195. John XXII. b. France as Jacques Duese, son of a cobbler; elected  5 Sept 1316; d. 4 Dec 1334, aged 90. Cardinal bishop of Porto, he was elected after a two-year gap. Though elderly he did much to streamline church administration, redrawing diocesan boundaries and increasing foreign missions. His action against Celestine V's Spirituals resulted in four of them being burned at the stake by the Inquisition. John began building a papal palace at Avignon, creating 23 cardinals during his pontificate and, despite pleas from Dante and others, the "pernicious dependence on France" continued  while cattle grazed beside Rome's abandoned  St Peter's . Germany's King Louis IV, excommunicated by the pope, entered Rome, was crowned emperor by the ruling Colonna family and arbitrarily installed a Franciscan Spiritual Pietro Rainalducci ("a harmless person of little importance"-ODP) as short-lived (anti) pope Nicholas V. During John's rule, records HP, "papal financiers adopted most questionable means of covering deficits"  causing especial  resentment among the order of Friars Minor who practised poverty.  D&F says John left 18 million gold florins and seven million in plate and jewelry.
Miniature in the British Museum.

anti-pope  Nicholas V (1328-30)

196. Benedict XII. b.  France as Jacques Fournier; elected 8 Jan., 1335; d. 25 April 1342, aged 57.  A cardinal priest who had conducted trials as an Inquisitor especially condemning homosexuals, he opposed nepotism saying, "A pope has no relations". ODP confirms that he was "completely innocent of (nepotism) ". He was a reformer who decreed that bishops should reside in  their dioceses while he himself was kept in France by Philip IV; and an anti-corruption advocate who completed the lavish Avignon palace that "manifests the decline of the ecclesiastical and predominance of the worldly, warlike and princely element which marked the Avignon period" (HP). In his 1693 history of the Avignon papacy, Baluze quoting Petrarch said that Benedict: "... loved the good overmuch and hated the bad....He drank heavily so that the phrase 'Let us drink like a pope'  became current in his lifetime. He was a Nero--a viper to the clergy".  Petrarch  bore him a grudge, explains ODP,  "because of his dependence on the French and his construction of the palace". Monument by Paolo di Siena in St Peter's.

197. Clement VI. b. France, as Pierre Roger de Beaufort; elected 19 May 1342; d. 6 Dec 1352, aged 61. While strengthening the Avignon court, he initially supported Rome's popular new leader Cola di Rienzo, but alarmed by the latter's growing strength and the early stirring of Italian nationalism (conflicting with the ideals of a Universal Church) finally excommunicated him. S&S says that he spent money with "reckless abandon" but was a charitable man who stayed in Avignon to nurse the sick during the devastation of the Black Plague. Clement excommunicated the emperor Louis IV, backing his successor the German king Charles. D&F says that during Clement's reign "Avignon was the seat of pomp and pleasure and...the bedchamber of the pope was adorned or polluted by the visits of his female favorites". Gold from all over Europe was pouring into the church whose cardinals, wrote Petrarch  "could be taken for kings...who demand to be worshipped and into whose presence must no man come empty-handed". St Catherine of Sienna protested that at the papal court "my nostrils were assailed by the odors of hell".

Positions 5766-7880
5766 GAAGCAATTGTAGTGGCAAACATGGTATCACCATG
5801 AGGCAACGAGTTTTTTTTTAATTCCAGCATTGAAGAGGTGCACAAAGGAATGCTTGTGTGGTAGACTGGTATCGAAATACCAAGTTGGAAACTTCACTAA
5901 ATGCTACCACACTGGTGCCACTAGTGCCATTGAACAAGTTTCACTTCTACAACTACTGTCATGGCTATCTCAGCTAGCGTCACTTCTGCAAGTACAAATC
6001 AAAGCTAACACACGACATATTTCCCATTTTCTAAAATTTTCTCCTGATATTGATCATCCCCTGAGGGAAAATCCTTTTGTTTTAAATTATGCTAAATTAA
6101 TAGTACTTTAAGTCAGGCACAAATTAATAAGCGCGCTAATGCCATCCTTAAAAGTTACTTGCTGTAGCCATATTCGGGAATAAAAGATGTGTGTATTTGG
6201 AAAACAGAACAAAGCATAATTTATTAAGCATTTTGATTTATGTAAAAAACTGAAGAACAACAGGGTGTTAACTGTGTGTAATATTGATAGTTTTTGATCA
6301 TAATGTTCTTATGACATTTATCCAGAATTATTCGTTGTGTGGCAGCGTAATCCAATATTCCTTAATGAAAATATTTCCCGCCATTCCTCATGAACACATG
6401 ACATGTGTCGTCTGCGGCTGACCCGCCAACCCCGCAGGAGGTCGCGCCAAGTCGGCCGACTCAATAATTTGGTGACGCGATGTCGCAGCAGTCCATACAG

There were growing protests by people who resented unjust papal taxes, which the pope dismissed with the remark: "My predecessors did not know how to live" (Uz). England's King Edward commented: "The Apostles were commissioned to lead the sheep into pasture, not shear them".
Painting by Andrea de Firenze, S. Maria Novella, Florence.

198. Innocent VI. b. France as Etienne Aubert; elected 18 Dec 1352; d. 12 Sept. 1362,  aged 80.  Fifth of the Avignon popes, he was a cleric who served as cardinal bishop of Ostia. He rejected  an attempt by the cardinals to restrict papal authority, built a defensive wall around Avignon,  insisted that priests live in their parishes and thus "emptied the papal palace of a crowd of useless courtiers whose only occupation was intrigue and money-making" (HP). He appointed only those he considered worthy, commenting: "Ecclesiastical dignities should follow virtue not birth" . With the aid of his legates and a rehabilitated Cola di Rienzi, he tried to restore hegemony over Rome and the Italian papal states.

199. Urban V. b. France as Guillaume de Grimoard; elected 6 Nov 1362; d. 19 Dec. 1370, aged 60. As pope he continued to live simply as he had as a Benedictine monk, patronizing the arts, supporting students and founding universities. After Milan's Bernabo Visconti  tried to possess church lands in northern Italy, Urban excommunicated him but when legates arrived with the Bull, the arrogant Visconti made them eat it (PRW). Aided by emperor Charles IV and over the opposition of the French cardinals, Urban brought the papacy back to Rome for three years during whicb he restored buildings and battled widespread corruption. He "resided three years in the Vatican with safety and honor" (D&F). But, despite the pleas of Romans and the urging of the writer Petrarch, he eventually returned  to Avignon where he died within months. Later he was canonized.